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India is a weak democracy: Study

May 23, 2004 16:06 IST

India is a "weak democracy" due to corruption and lack of accountability in its public institutions, according to a study.

The Global Integrity Report, prepared by the US-based Centre for Public Integrity after a yearlong study of 25 countries, has put India in the "weak" category on a 'public integrity index', which is a measure of the existence and effectiveness of laws and institutions that promote accountability and limit corruption.

Giving a timeline of corruption over the past two decades in the country, the report stated, "The absence of any meaningful law to monitor the funding of political parties has been a glaring limitation in the Indian electoral/political system."

There is also a "clear lack of transparency" about the source of party funds and there is no provision for mandatory disclosure of accounts statements, it said.

The report further said a major bottleneck in the Indian democratic and legal framework is a lack of transparency about the functioning of the government.

"This lack of transparency empowered the bureaucracy in significant ways and paved the way for abuse of power," it said.

The study found that while powerful laws were in place in India to deal with corrupt practices, the challenge lay in their effective implementation. "The system as a whole does not seem to have effective checks in place to prevent or tackle corruption.

"The war against corruption is today largely waged by a few isolated individuals, select citizen groups, a sprinkling of committed officers and the judiciary."

On the Right to Information Act, 2002, the report said, "The bureaucracy entrusted with the responsibility of making the act operational has delayed the entire process and created more obstacles in the process in the name of ensuring fairness and justice for all."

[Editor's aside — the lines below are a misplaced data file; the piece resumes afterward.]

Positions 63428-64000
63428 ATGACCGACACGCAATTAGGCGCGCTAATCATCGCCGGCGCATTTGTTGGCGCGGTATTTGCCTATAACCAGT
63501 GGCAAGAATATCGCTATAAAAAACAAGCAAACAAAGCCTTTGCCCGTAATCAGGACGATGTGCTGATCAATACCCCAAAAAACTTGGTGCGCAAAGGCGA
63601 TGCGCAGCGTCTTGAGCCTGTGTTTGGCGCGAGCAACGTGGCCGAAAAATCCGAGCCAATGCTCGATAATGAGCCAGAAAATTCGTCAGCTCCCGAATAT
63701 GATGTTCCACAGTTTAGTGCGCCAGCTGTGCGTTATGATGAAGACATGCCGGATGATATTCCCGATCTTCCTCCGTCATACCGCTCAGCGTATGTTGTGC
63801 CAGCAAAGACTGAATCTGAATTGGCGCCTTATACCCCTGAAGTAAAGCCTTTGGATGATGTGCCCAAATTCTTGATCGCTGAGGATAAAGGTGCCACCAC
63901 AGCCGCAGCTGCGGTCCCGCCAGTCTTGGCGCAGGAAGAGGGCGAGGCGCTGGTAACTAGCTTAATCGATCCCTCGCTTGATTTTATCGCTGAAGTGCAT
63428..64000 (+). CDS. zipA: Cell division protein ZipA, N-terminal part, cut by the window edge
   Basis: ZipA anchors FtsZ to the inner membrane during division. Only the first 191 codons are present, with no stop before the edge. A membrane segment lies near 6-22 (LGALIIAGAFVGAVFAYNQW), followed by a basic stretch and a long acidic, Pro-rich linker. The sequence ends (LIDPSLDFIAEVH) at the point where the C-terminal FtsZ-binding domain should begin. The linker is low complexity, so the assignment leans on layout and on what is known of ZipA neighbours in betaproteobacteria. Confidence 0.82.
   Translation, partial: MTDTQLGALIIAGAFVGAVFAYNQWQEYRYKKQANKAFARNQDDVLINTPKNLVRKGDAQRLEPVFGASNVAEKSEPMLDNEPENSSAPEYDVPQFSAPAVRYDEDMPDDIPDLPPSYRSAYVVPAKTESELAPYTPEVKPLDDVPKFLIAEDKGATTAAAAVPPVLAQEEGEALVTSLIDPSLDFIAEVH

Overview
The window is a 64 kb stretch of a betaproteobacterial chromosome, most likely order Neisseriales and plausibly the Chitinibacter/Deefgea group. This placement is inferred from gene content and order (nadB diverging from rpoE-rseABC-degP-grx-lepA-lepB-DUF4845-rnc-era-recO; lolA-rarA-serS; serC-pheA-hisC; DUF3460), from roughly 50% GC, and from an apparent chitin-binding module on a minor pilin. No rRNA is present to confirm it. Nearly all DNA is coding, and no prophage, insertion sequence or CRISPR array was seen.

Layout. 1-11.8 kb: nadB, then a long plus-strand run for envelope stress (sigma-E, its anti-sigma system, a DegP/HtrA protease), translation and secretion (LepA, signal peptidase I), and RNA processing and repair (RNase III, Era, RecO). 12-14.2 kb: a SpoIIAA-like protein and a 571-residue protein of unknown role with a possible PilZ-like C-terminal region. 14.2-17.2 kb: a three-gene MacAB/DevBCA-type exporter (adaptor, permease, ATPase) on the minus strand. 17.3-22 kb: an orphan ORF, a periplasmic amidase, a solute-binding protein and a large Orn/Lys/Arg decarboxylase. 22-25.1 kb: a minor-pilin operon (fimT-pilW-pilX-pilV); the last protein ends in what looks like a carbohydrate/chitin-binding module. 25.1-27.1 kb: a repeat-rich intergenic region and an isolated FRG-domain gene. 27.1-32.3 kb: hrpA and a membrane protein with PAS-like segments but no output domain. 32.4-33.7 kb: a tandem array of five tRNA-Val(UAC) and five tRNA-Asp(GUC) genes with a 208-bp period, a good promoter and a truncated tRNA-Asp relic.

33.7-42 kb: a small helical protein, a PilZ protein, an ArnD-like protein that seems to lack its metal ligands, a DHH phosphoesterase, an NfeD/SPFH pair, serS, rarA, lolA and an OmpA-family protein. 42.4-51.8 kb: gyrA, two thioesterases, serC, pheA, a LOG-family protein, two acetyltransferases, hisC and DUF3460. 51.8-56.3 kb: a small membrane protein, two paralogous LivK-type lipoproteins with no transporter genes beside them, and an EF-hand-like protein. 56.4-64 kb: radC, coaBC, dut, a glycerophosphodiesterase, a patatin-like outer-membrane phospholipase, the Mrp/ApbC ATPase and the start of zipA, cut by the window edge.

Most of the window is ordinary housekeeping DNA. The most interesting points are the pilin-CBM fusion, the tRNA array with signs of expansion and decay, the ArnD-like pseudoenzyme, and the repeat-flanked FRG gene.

The Global Integrity Report, prepared by a team of over 150 social scientists, journalists, researchers, writers and editors, in fact, found that not one out of the 25 surveyed countries could be given the top ranking of "very strong" for anticorruption practices.

"This study shows that no country -- regardless of wealth, size or population -- is immune from corruption," noted Charles Lewis, executive director of the Centre for Public Integrity, a non-profit organisation that conducts research on public policy issues in the US and around the world.

Of the five tiers -- very strong, strong, moderate, weak and very weak, just six countries ranked "strong."

The US finished first, followed by Portugal, Australia, Italy, Germany and South Africa.

Seven countries -- the Philippines, Argentina, Mexico, Brazil, Venezuela and Ghana received the "moderate" ranking, while India, Nigeria, Nicaragua, Ukraine, Indonesia, Namibia, Turkey and Russia ranked as "weak."

Guatemala and Zimbabwe finished in the "very weak" category.

"Corruption cannot thrive in an environment where the public is informed as to the true extent and nature of abuses of power -- sunshine is the best disinfectant, as the saying goes," Lewis said. "This new approach will enable the public to identify weaknesses in institutions and laws that could be strengthened."

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